Cooperage is commonly associated with the stirring universe of wine ripening. Moreover, it’s often linked to its favourite material: oak. What about the presence of the cooperage, but also its various uses in Quebec history ? Because presumably, this expertise did not work only in oak and casks around here.

We have noted the presence of coopers in Quebec since the 17th century. In fact, the very first census held in New France in 1666 counted 7. However, it was not until the end of the 1710s that the cooperage industry really took off and even recognized its first master coopers. Among these, a certain Michel Cureux, known as Saint-Germain (1698-1780), a multidisciplinary master cooper whose workshop was for a long time along the river, rue du Sault-au-Matelot in Quebec City.

Interestingly, although oak was once a species abundantly harvested from our forests and available on the markets, we note it is ash which has long received a certain popular favour in the Quebec cooperage industry. Robust, neutral and more flexible than oak, ash was ideal for making various containers dedicated to the preservation of foodstuffs such as flour and oil.

Other local wood species have left their mark in the Quebec cooperage history. Tamarack, for example, was used in the making of salting pots. Very vigorous, American elm proved to be a relevant woody material for the production of barrels for handling apples. Very light and resistant to humidity, cedar bins have long been used to collect and transport sap through maple groves. In turn, maple wood was used in the manufacture of butter churns. It should be noted that the cooperage was also at the service of the fishing industry, in particular in the construction of kegs (barrels) used for pressing salted fish such as herring.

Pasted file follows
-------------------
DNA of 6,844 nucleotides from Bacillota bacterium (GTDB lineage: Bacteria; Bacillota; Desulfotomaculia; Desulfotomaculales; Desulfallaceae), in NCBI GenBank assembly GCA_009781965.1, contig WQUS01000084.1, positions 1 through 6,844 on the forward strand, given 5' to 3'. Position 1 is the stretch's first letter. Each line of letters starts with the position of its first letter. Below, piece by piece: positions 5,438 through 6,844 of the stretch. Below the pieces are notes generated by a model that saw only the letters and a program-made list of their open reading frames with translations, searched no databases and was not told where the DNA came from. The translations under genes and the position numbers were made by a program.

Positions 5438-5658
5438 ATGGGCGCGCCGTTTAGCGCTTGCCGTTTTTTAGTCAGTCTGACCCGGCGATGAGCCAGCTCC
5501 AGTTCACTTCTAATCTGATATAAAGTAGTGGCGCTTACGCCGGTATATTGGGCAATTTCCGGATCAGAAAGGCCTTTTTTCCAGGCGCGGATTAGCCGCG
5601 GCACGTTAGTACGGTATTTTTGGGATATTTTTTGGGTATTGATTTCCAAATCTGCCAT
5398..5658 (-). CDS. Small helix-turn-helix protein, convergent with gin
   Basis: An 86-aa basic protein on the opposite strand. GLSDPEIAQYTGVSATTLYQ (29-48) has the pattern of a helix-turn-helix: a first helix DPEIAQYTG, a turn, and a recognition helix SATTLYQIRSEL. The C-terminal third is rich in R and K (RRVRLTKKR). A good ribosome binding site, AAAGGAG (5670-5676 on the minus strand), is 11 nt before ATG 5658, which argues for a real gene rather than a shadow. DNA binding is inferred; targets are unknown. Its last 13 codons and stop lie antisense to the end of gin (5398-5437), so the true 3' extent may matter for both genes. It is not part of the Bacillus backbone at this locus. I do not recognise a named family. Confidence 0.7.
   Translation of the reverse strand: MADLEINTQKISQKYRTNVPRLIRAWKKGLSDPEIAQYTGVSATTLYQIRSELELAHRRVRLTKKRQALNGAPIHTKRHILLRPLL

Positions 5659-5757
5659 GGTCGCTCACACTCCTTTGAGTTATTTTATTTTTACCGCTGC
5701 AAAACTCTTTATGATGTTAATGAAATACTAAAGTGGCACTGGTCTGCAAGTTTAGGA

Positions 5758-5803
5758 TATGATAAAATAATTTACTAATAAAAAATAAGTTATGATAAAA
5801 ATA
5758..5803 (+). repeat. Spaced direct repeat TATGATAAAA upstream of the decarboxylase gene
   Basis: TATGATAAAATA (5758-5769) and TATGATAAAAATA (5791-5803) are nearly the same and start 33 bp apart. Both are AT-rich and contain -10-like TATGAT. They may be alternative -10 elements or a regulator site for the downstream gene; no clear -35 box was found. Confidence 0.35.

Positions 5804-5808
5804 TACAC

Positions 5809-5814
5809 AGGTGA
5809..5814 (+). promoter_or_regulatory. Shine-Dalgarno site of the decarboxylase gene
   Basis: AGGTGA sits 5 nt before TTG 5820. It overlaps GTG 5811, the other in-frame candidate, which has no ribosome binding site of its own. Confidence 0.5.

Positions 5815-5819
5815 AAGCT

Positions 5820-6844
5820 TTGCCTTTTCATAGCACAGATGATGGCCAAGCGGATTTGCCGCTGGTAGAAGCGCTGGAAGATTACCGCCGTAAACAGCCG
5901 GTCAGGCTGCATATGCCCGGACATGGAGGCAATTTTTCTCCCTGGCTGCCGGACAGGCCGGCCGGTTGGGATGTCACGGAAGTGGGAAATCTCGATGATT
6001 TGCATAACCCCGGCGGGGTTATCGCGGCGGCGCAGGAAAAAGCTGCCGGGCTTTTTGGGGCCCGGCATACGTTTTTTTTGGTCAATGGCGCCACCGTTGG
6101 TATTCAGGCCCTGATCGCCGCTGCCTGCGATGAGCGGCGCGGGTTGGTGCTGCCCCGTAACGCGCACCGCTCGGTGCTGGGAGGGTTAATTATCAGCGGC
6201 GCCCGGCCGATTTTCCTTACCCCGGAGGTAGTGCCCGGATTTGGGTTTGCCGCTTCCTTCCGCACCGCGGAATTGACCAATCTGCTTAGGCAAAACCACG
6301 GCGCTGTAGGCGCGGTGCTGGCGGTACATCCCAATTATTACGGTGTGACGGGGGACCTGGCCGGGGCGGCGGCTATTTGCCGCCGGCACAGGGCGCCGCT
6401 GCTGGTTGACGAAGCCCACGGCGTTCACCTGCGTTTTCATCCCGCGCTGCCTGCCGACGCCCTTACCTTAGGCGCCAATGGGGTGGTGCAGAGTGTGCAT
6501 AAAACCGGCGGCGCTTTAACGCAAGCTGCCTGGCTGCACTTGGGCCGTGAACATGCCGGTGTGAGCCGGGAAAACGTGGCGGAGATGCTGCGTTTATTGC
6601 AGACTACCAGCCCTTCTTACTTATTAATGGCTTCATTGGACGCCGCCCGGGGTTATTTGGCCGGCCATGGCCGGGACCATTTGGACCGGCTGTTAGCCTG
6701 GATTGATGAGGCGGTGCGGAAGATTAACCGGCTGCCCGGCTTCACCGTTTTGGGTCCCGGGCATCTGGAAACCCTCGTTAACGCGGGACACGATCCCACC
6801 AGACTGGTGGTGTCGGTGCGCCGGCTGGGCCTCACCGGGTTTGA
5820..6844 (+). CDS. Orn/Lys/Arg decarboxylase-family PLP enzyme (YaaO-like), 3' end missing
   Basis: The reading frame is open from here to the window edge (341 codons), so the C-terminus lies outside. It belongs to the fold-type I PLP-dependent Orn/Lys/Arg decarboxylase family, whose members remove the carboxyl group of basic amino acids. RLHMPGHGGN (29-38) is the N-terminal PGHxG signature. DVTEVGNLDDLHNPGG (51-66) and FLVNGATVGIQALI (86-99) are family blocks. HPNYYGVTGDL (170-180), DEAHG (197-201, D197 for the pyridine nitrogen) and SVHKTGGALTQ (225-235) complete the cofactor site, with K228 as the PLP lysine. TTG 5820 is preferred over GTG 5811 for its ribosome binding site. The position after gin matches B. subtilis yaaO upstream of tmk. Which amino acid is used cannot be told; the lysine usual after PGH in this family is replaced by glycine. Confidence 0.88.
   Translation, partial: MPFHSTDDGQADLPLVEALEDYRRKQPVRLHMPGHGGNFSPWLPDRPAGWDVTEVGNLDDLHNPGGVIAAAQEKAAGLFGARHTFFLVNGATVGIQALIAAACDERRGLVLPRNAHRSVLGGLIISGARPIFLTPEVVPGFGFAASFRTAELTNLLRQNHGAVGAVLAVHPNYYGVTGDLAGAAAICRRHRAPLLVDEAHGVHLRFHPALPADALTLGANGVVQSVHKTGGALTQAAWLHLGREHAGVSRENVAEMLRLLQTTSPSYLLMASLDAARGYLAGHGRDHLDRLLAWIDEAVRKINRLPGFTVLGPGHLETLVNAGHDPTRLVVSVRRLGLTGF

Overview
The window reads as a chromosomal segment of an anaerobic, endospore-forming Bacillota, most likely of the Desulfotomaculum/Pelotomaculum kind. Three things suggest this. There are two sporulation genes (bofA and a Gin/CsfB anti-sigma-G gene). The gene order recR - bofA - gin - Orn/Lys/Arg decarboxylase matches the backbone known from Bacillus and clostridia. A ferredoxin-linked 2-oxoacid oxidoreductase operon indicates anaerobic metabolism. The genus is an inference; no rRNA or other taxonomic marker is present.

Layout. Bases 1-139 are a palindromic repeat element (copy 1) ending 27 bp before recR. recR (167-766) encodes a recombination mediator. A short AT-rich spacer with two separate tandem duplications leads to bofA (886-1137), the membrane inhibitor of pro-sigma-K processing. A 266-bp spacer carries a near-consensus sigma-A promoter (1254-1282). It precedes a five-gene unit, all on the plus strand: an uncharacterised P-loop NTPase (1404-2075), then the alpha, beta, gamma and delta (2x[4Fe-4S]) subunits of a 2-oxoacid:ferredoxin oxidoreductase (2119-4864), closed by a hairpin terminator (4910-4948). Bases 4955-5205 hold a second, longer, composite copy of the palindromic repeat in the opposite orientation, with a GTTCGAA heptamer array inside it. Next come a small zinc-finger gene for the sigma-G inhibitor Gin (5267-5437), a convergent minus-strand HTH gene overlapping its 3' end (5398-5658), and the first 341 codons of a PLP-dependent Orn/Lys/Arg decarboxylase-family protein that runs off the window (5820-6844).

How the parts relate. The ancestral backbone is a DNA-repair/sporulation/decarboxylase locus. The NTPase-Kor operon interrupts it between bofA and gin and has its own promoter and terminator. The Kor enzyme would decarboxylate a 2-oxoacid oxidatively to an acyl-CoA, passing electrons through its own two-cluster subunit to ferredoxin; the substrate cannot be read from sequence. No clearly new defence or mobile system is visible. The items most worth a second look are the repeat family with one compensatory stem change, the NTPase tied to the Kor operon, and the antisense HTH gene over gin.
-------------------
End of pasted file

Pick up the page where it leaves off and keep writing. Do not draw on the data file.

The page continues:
Many of the cooperage’s products hardly meet current hygiene and food processing safety standards. On the other hand, the use of barrels is not only allowed, but very much encouraged in several fields relating to food fermentation; an area which, it should be remembered, currently has the wind in its sails.

When is the next revival of this, at least latent, industry in Quebec?


Are you interested in the history of cooperage in Quebec? We invite you to dive into this flagship work.

MARCIL REID Eileen, Les tonneliers au Québec : du XVIIe au XXe siècle

Les Éditions GID 2003 (Québec)

ISBN 2-922668-15-0

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